Diagnosing an Autism Spectrum Disorder (ASD) is often a two-stage process. The first stage involves general developmental screening during regular well-child checkups with a pediatrician. Children who show some developmental problems during a checkup are referred for additional evaluation. The second stage involves a thorough evaluation by a team of doctors with a wide range of specialties. After further evaluation, a child may be diagnosed as having ASD or another developmental disorder.
Children with ASD can typically be diagnosed by age 2, though recent research suggests that some screening tests can be helpful at as early as 18 months or younger. Many people—including pediatricians, teachers, and parents—may minimize signs of ASD at first, believing that children will “catch up” with their peers. While you may be concerned about labeling your child with ASD, the earlier the disorder is diagnosed, the sooner specific interventions may begin. Early intervention can reduce or prevent the more severe disabilities associated with ASD. Early intervention may also improve your child’s IQ, language, and everyday functional skills.
As recommended by the American Academy of Pediatrics, a regular well-child checkup should include a developmental screening test, with specific ASD screening at 18 and 24 months. Screening for ASD is not the same as diagnosing ASD. Screening instruments are used as a first step to determine whether a child needs more testing. If your pediatrician does not routinely screen your child for ASD, please insist that it be done.
Types of ASD screening instruments
Often the pediatrician will ask parents questions about the child’s symptoms to determine screening for ASD. Other screening instruments combine information from parents with the doctor’s own observations of the child. Examples of screening instruments include:
- Checklist of Autism in Toddlers (CHAT)
- Modified Checklist for Autism in Toddlers (M-CHAT)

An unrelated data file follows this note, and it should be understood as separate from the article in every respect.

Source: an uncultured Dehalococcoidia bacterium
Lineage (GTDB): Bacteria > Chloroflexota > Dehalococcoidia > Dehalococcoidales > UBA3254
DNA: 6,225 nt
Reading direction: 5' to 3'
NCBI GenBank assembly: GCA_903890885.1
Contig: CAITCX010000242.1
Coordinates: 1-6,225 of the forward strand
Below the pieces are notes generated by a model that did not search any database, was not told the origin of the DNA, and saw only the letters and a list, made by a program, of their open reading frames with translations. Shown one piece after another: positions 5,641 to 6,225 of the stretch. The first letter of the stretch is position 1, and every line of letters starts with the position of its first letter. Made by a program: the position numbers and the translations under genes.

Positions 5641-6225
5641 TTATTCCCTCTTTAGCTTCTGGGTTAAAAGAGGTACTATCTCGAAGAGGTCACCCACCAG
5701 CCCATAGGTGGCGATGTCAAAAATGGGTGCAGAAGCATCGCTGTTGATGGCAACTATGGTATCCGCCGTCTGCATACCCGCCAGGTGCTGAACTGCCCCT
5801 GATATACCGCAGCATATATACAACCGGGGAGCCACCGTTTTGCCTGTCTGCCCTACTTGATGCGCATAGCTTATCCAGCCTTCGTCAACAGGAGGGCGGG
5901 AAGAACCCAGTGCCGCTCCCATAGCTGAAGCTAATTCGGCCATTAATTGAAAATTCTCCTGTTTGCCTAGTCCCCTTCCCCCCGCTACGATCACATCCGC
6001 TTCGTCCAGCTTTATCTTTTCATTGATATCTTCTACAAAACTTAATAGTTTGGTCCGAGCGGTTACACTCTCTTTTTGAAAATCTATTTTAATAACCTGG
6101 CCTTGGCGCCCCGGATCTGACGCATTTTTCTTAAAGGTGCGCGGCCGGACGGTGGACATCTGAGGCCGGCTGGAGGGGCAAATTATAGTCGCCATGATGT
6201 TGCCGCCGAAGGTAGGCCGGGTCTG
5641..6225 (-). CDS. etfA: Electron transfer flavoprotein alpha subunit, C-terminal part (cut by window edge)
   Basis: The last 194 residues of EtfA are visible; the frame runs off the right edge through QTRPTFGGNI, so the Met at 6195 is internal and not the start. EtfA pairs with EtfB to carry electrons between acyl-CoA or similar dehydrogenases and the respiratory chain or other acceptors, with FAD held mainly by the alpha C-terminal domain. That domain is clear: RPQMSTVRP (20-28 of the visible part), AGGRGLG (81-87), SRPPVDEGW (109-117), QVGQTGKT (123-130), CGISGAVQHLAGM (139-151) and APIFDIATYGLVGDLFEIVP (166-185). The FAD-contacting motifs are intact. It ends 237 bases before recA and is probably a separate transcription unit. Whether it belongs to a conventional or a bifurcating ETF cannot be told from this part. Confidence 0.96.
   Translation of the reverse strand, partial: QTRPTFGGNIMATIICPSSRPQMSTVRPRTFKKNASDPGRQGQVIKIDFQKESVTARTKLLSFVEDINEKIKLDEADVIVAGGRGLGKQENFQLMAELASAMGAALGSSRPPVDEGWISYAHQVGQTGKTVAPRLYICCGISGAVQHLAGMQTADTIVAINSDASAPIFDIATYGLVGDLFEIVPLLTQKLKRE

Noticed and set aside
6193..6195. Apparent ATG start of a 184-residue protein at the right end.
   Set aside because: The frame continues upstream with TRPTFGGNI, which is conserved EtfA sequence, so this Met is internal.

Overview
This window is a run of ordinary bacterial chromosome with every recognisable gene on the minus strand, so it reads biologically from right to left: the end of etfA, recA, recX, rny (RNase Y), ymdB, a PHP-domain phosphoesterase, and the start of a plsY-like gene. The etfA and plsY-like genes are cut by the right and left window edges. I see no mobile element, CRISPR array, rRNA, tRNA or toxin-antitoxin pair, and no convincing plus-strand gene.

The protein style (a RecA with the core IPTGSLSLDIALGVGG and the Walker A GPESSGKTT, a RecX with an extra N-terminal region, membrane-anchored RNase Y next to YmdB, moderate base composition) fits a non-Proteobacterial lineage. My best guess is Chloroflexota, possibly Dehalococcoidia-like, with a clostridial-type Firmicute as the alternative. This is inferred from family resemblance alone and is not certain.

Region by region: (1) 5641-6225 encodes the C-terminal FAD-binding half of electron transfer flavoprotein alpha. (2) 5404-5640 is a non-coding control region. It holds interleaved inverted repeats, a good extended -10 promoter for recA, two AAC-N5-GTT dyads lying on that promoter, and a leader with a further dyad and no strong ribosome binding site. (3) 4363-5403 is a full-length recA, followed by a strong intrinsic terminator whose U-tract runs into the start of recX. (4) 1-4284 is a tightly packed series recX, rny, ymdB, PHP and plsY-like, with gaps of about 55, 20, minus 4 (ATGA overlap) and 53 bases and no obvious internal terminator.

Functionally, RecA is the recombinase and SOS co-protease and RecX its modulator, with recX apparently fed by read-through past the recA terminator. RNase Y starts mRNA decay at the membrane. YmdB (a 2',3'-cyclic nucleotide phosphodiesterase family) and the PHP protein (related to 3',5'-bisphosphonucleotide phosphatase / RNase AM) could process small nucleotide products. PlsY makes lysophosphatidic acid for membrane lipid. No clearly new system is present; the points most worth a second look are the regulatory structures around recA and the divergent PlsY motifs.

- Screening Tool for Autism in Two-Year-Olds (STAT)
- Social Communication Questionnaire (SCQ)
- Communication and Symbolic Behavior Scales (CSBS).
To screen for mild ASD in older children, the doctor may rely on different screening instruments, such as:
- Autism Spectrum Screening Questionnaire (ASSQ)
- Australian Scale for Asperger’s Syndrome (ASAS)
- Childhood Asperger Syndrome Test (CAST).
Comprehensive diagnostic evaluation
The second stage of diagnosis must be thorough in order to find whether other conditions may be causing your child’s symptoms.
A team that includes a psychologist, a neurologist, a psychiatrist, a speech therapist, or other professionals experienced in diagnosing ASD may do this evaluation. The evaluation may assess the child’s thinking skills, language level, and adaptive behavior (age-appropriate skills needed to complete daily activities independently, such as eating and dressing).
Because ASD is a complex disorder that sometimes coexists with other syndromes or learning disorders, the comprehensive evaluation may include brain imaging and gene tests, along with in-depth memory, problem solving, and language testing. Children with any delayed development should also get a hearing test as part of the comprehensive evaluation.
Although children can lose their hearing along with developing ASD, common ASD symptoms (such as not turning to face a person while calling their name) can also make it seem that children cannot hear when in fact they can. If a child is not responding to speech, especially to his or her name, it’s important for the doctor to test whether a child has hearing loss.
The evaluation process is a good time for parents and caregivers to ask questions and get advice from the entire evaluation team. The outcome of the evaluation will assist in devising a plan for treatment and interventions to help your child.